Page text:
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11 Illuminating Facts About Light

Maybe it's time we stopped taking light for granted. Citizen Watches with Eco Drive can charge under any light source.

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1. Bobtail squids have light organs that help them hide from predators.

The bacteria Vibrio fischeri works with their light organ to replicate the light emitted by the sun or moon and thus camouflage the squid.
_548901005677 / Getty Images

The bacteria Vibrio fischeri works with their light organ to replicate the light emitted by the sun or moon and thus camouflage the squid.

2. Human beings also produce light!

But it's 1,000 times weaker than the human eye can detect.
Libertad Leal Photography / Getty Images

But it's 1,000 times weaker than the human eye can detect.

3. The aurora borealis is an effect of the earth's electromagnetic fields.

The sun's magnetic fields can become knotted and distorted, creating sunspots and the beautiful colors seen here.
Ingólfur Bjargmundsson / Getty Images

The sun's magnetic fields can become knotted and distorted, creating sunspots and the beautiful colors seen here.

4. The oldest working lightbulb has been in use since 1901.

The Centennial Bulb has been proudly displayed in a Livermore, California, firehouse for nearly 115 years.
Centennial Light, Fire Station #6, Livermore, California / LPS. 1 [Public Domain] / Via commons.wikimedia.org

The Centennial Bulb has been proudly displayed in a Livermore, California, firehouse for nearly 115 years.

5. The first electric lamp was invented in 1809.

British chemist Humphry Davy connected two wires connected by a carbon strip to a battery to create what he called an arc lamp. The device, however, was impractical for indoor use.
traveler1116 / Getty Images

British chemist Humphry Davy connected two wires connected by a carbon strip to a battery to create what he called an arc lamp. The device, however, was impractical for indoor use.

6. The patent for the first lightbulb was filed in 1874 in Canada.

Canadians had a difficult time commercializing their invention and gave up rather quickly, selling off the patent to Thomas Edison in 1879.
Thinkstock

Canadians had a difficult time commercializing their invention and gave up rather quickly, selling off the patent to Thomas Edison in 1879.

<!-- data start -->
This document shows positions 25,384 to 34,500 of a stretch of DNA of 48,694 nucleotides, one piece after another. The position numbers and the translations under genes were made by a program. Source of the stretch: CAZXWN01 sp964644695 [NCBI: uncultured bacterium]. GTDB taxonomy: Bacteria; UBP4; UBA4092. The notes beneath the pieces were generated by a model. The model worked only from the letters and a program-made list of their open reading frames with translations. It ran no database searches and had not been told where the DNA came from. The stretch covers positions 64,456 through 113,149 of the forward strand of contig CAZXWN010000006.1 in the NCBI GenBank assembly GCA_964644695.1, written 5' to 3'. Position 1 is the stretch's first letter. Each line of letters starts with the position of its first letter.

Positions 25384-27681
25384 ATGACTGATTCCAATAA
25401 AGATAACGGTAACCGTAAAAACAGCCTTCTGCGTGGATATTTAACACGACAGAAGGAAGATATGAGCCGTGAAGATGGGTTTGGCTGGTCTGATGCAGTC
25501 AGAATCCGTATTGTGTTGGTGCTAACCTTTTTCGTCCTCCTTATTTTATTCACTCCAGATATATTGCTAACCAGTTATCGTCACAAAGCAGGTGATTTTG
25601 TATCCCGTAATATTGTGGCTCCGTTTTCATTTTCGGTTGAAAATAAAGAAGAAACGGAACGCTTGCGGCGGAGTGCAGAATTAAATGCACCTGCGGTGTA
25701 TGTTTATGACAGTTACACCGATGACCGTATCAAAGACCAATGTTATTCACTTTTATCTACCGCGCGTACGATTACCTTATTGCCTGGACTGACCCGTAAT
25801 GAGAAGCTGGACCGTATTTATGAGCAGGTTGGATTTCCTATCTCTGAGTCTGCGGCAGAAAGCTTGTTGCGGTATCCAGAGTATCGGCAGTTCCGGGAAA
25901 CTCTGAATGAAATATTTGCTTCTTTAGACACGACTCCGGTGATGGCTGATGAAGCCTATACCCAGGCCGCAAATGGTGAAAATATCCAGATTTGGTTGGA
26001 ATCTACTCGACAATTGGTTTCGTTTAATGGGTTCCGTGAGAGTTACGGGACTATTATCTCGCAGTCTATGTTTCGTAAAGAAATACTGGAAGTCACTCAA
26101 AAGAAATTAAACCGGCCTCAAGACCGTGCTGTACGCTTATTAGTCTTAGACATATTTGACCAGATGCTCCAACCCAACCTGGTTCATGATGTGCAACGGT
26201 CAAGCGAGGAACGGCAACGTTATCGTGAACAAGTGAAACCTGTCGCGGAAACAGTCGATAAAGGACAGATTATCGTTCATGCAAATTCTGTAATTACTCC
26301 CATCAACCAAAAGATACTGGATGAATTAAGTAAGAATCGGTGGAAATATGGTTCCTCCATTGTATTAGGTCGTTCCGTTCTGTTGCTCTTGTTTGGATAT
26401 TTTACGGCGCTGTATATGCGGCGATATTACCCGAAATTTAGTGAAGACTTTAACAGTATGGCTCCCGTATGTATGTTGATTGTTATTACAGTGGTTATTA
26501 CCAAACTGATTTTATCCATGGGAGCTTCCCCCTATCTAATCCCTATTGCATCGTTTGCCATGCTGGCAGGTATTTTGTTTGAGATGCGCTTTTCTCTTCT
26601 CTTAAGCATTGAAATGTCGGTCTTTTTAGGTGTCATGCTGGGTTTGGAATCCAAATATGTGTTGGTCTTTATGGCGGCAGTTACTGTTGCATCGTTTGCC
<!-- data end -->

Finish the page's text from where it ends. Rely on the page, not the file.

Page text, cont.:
7. Light makes people sneeze.

It's called the "photic sneeze reflex" and affects 18–35% of the world's population. The condition is brought on when a person afflicted with the condition is exposed to bright light.
Miguel Guerrero / EyeEm / Getty Images

It's called the "photic sneeze reflex" and affects 18–35% of the world's population. The condition is brought on when a person afflicted with the condition is exposed to bright light.

8. If the sun went out, we wouldn't know for about eight minutes.

We'd have eight minutes and 20 seconds of light-filled bliss before we even realized that the sun was gone. And then it'd be cold...and dark...and scary.
VWB / Getty Images

We'd have eight minutes and 20 seconds of light-filled bliss before we even realized that the sun was gone. And then it'd be cold...and dark...and scary.

9. Diamonds slow light down to under half its normal speed.

Most colorless objects only slow light by mere milliseconds. Diamonds, however, nearly stop it in its tracks due to their density.
Mina De La O / Getty Images

Most colorless objects only slow light by mere milliseconds. Diamonds, however, nearly stop it in its tracks due to their density.

10. Seasonal Affective Disorder (or SAD) is caused by a lack of light rather than cold weather.

Some experts believe that the lack of sunlight causes a surge in production of melatonin, a hormone that normally regulates sleep and can cause symptoms of depression.
Fertnig / Getty Images

Some experts believe that the lack of sunlight causes a surge in production of melatonin, a hormone that normally regulates sleep and can cause symptoms of depression.

11. The future of space travel may lie in light energy.

Researchers are developing ways to harness light energy to power deeper space travel. Giant sails could use charged particles from the sun to pull aircrafts through space.
Victor Habbick Visions / Science Photo Library / Getty Images

Researchers are developing ways to harness light energy to power deeper space travel. Giant sails could use charged particles from the sun to pull aircrafts through space.

Another amazing trick light can do? Charge a watch battery. Citizen Watches with Eco-Drive can be charged under any light source. How illuminating.

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